The museum contains photographs and oral testimonies of those who lived through the dramatic and terrible moments of the last war. It holds relics, posters of the period and contemporary documents (e.g. warnings to those who broke the Nazi curfew i.e. execution).

The museum is open to the public on Thursdays from 9 am to 1 pm and, on special occasions, like the Azalea festival. More information is available at http://www.lineagoticalucchesia.com/museo-borgo-a-mozzano.html

Special visits can also be had by phoning 3472420419 or 0583888881

Visits to the Gothic Line itself can also be arranged. I’ve written various posts on this fortification wall which once divided Italy and has been best preserved in our area. See, for example:


https://longoio2.wordpress.com/2014/12/04/war-and-peace/ , https://longoio2.wordpress.com/2014/10/17/il-castellaccio/ ,https://longoio.wordpress.com/2014/05/26/secret-mission-across-the-gothic-line-a-success/ , https://longoio.wordpress.com/2013/04/07/olive-oil-persian-cats-and-the-gothic-line/


It’s ironic that at this very moment walls are being rebuilt throughout Europe, the latest being across the Brenner Pass, to ‘protect’ Europe against the millions of immigrants expected this summer. Where have the banners of ‘we welcome refugees’ disappeared to, I wonder?

Incidentally, the old station building is also HQ for the local Ferrari owners’ club and the Alpini soldiers’ section.

Indeed, there are further military connections in this square for the third reason for stopping at Piazza Marconi is to admire the war memorial. The original statue of the soldier was, in fact, melted down for the war effort. The present ‘Fante Glorioso’ was sculpted by local artist Gilberto Malerbi who also did the fine statue to Salvo d’Aquisto at Bagni di Lucca.

The fourth reason is to read the inscription on the stone which is placed in a well-kept garden in the centre of the square. It’s dedicated to the Brazilian regiment which, together with the US Buffalo soldiers, were part of the allied force which liberated Borgo a Mozzano from Nazi oppression at the end of 1944.

It’s not often realised that Brazil entered the war on the allied side in 1942 when its shipping began to be attacked by German U-Boats. In 1944 Brazil contributed 25,000 soldiers to the allied war effort in North Africa and then in Italy where, in the Valle del Serchio, it also liberated Gallicano and Barga from the Nazi hordes. It lost close to 1,000 soldiers in combat. If you go to Pistoia you will see another memorial to the brave Brazilians, designed by Olavo Redig de Camposa, fellow architect to Niemeyer who planned Brazil’s capital,Brazilia.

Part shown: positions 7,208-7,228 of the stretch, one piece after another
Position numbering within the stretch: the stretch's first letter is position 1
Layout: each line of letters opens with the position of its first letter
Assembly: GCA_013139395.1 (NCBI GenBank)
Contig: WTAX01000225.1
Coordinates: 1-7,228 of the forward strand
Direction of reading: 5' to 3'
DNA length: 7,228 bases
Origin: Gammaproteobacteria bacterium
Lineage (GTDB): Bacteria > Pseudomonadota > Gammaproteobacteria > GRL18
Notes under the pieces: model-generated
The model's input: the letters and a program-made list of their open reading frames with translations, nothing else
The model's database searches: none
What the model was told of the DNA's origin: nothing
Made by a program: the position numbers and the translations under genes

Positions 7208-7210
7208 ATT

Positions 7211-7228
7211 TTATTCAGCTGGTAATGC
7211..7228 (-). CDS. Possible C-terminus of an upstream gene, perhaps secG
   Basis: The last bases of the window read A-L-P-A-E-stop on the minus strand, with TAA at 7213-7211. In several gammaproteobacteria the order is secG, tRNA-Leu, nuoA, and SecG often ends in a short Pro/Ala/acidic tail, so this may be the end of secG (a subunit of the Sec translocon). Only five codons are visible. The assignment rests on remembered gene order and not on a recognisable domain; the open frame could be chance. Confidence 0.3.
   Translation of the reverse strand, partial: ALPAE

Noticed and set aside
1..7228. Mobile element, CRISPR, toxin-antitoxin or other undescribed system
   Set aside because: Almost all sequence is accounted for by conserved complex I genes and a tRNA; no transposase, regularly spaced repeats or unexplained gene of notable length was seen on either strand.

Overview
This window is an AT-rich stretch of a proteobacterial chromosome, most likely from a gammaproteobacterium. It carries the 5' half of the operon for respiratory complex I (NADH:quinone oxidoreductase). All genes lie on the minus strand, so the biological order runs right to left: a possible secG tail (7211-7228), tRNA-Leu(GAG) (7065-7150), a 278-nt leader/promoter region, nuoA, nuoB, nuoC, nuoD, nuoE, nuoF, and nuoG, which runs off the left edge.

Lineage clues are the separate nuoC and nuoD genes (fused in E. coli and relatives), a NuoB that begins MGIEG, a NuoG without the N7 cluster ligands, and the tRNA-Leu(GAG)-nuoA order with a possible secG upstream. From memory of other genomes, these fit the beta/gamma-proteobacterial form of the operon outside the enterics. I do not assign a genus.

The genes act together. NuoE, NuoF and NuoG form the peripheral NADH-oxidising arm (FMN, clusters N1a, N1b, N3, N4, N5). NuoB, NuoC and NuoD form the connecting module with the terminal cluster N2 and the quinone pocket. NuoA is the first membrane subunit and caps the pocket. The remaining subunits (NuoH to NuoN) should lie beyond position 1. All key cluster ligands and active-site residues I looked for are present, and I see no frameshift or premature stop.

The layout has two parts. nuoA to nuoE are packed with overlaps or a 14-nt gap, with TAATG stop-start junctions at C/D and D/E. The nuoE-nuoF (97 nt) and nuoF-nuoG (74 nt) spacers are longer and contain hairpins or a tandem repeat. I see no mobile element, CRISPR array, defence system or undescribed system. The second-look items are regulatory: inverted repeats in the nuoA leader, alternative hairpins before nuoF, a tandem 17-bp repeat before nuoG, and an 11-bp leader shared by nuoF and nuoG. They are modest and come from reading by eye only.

There are a further three monuments to the F. E. B. (which was the only South American country to participate in WWII) in Northern Italy.

It’s worth remembering the Brazilians contribution to WWII especially during this year where, despite some home problems, the country will be hosting the Olympic games. See the games web site at http://www.rio2016.com/en/olympic-games

Translated, the inscription on the stone (which is also written in Brazilian Portuguese) reads “On 29th September the Brazilian expeditionary forces (F. E. B.) entered into Borgo a Mozzano. This plaque is placed in eternal memory and recognition of the contribution of the F. E. B. towards the fight for liberation from Nazi occupation and the re-establishment of liberty and democracy.

Borgo a Mozzano 25 October 2014.”

You may be wondering why the Brazilian Expeditionary Force emblem is a pipe-smoking snake.

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That’s because in the early part of WWII Brazilian politicans used to say that Brazil had as much chance of joining in on the allied side as one seeing a snake smoke a pipe. It’s like our ‘pigs can fly!’ The F. E. B. proved them wrong and, to mock the saying, reversed its meaning and used it as their emblem. Indeed, the Brazilian soldiers were known as the Smoking Snakes!

So next time you’re at Borgo a Mozzano railway station don’t just gaze at the train timetable and wait. Have a little look around you. There’s more than meets the eye!

Florence’s Magic Railway: Part One

There’s a delightful railway route from Florence over the Apennnines which takes in some very sweet small towns and also some major cities. We discovered this route some years ago when the first part, which goes from Florence to Borgo San Lorenzo, had still not been reconstructed after being damaged by the Germans in World War Two. It had to take over fifty years to get the trains running on the rails again (in 1999). It was well worth the wait for not only does the route pass through some spectacular scenery but has also become a well-used commuter route to and from the Mugello region of Tuscany.

The full route takes one to Ravenna with its awesome Byzantine basilicas, mosaics and, of course, Dante’s tomb. One can, however, stop at some beautiful places en route. Faenza, we visited some years ago when we had to go by train round Pontassieve. If you’re into pottery and renaissance crockery (Faenza is where we get the word Faience from) go there for the museum is fabulous, the eateries are great (especially the flat unleavened bread called Piadina) and the town is absolutely charming.